Psychiatry: North West Trust to adopt US Hospital Training Programmes To Prevent Suicide

Mersey Care NHS Trust in Liverpool is to adopt a strategy similar to that introduced in Detroit to prevent suicide amongst patients in an at risk group.

In 2001 The Henry Ford Medical Group in Detroit began a pro active training and education programme for its staff on all issues surrounding suicide. It aimed to educate patients and their families and increased the contact staff had with patients and the families of those who were at risk.

By 2005 the suicide rate among Henry Ford’s patient population had fallen by 75%. By 2008, there were no suicides among patients of the medical group.

Mersey Care NHS Trust in Liverpool is now adopting a similar strategy.

The Trust has announced it is going to:

  • create a “Safe from Suicide Team” which is a 24/7 group of experts which rapidly and thoroughly assesses patients who are having suicidal thoughts;
  • improve the care of people who present with self-harm injuries at accident and emergency units, offering them therapies on the spot and following up with them when they go home;
  • improve data collection on patients to get a better understanding of how and where patients are most at risk of suicide and then targeting resources at them.

Vicky Price, partner at PSG specialises in negligence in psychiatry:

“The moves this Trust is making will hopefully impact on the times when patients are in the acute stages of despair. It is not unusual for clients of mine to tell me they have gone to A & E, feeling very poorly, desperate, suicidal and have then had to wait hours in A &E, in that state, for a psychiatrist to come and examine them. Often they go home instead, without being seen. Sometimes they are assessed but are not admitted and they are sent home with follow up from the community mental health team. This could be days later if a weekend intervenes. In the meantime families and friends are left being constantly vigilant trying to support the patient, who can be highly agitated, distracted, suffering from insomnia, paranoid or extremely depressed. The only option if things do not improve is to take them back to A & E for the process to be repeated or to ring the Crisis Line or GP for advice.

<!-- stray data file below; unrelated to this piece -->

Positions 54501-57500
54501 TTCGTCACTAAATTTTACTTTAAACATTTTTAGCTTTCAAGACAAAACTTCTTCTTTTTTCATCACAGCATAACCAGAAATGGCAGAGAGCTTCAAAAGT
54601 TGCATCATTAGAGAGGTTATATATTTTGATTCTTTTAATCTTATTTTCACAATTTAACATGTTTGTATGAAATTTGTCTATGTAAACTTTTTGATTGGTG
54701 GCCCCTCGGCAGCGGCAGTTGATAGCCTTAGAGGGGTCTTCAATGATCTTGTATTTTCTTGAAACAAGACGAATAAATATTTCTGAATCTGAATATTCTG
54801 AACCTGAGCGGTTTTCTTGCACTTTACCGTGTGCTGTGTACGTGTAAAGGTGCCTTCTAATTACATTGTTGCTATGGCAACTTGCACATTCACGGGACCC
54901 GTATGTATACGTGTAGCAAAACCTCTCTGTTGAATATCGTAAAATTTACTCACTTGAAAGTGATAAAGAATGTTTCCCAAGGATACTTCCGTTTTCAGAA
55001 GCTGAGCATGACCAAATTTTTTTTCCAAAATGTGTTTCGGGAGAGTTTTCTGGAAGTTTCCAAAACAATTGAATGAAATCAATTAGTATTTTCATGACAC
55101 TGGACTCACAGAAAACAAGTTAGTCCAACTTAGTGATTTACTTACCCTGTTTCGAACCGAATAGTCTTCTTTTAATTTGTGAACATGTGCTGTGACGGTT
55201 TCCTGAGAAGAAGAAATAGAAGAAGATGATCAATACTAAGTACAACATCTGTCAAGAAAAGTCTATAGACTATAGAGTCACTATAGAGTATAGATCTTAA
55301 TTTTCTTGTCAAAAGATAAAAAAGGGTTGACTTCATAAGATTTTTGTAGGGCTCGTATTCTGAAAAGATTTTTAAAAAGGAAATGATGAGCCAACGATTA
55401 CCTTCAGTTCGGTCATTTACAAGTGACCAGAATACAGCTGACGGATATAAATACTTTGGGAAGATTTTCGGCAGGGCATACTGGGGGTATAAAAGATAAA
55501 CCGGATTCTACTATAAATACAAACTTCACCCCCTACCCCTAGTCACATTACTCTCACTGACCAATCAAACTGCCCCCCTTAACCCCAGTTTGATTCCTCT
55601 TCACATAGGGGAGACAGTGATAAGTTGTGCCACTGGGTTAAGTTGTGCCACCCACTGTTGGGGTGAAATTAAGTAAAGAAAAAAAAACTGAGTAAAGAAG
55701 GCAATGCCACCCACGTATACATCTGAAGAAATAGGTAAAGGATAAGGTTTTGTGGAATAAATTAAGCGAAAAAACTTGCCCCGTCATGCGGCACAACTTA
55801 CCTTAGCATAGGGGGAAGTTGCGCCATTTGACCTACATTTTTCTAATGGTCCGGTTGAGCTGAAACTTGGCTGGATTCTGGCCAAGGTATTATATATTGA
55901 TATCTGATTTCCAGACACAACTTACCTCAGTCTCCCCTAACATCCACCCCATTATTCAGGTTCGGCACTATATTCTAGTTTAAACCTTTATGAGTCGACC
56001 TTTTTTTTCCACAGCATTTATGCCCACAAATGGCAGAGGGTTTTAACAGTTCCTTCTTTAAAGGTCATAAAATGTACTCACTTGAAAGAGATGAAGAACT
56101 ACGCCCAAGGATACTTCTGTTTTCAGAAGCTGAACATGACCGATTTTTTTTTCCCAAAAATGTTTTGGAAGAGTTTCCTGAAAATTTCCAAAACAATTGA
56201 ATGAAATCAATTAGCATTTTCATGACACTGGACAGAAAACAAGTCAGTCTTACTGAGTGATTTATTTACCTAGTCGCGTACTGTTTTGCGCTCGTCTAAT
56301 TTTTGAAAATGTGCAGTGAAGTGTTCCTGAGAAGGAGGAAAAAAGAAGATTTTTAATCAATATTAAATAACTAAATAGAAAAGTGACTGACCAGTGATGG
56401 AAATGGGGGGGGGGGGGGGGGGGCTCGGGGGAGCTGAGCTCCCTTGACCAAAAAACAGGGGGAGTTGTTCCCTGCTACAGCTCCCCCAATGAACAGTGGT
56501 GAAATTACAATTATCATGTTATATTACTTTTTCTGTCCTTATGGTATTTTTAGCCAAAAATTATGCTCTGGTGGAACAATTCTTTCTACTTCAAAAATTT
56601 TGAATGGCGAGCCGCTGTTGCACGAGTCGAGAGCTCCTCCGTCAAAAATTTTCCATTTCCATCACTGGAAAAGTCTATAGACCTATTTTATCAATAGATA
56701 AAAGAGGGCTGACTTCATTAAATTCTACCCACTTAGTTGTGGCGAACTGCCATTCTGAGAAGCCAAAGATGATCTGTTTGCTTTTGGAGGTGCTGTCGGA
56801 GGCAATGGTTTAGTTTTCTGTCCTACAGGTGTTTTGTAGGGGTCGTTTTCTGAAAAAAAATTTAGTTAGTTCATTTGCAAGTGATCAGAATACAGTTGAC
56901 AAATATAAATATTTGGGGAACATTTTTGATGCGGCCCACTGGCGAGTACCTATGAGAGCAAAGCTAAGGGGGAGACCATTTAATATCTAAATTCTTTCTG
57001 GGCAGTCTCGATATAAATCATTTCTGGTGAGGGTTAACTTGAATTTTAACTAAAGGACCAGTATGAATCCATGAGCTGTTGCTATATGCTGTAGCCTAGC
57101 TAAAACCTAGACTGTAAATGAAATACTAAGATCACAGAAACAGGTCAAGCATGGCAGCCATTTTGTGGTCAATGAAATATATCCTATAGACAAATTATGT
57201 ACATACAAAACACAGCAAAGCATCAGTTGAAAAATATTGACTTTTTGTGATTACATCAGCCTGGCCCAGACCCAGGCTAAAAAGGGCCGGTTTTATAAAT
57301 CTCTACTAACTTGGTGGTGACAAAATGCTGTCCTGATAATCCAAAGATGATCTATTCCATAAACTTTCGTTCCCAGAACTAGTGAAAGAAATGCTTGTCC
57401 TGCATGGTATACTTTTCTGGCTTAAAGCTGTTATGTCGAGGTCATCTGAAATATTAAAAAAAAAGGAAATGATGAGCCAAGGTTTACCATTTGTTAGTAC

A 24/7 team is crucial because many mental teams are under resourced and claim not to be able to cope with the number of patients they have to support. This can lead to a delay in assessment and leaves patients at risk. If the 24/7 team does assess patients “rapidly and thoroughly” this should improve admission times where needed and direct patients to appropriate treatment quicker. “On the spot” therapies in A & E will be beneficial, especially if they are followed up over the following days by the same team at home. Continuity of support is crucial.

I would add that educating and supporting families is also vital. Many families and friends are thrown in at the deep end with little or no understanding of mental illness. They can often feel inadequate and isolated. They need professionals to be accessible, “hands on”, guiding them on a daily basis until things improve. They need to know that they have support whenever they need it.

Mental health is crucial to everyone’s well being yet is the most under resourced and least supported area of healthcare. Suicide is the worst outcome. Hopefully the moves Mersey Care NHS Trust are making will save lives. It’s as critical as that.”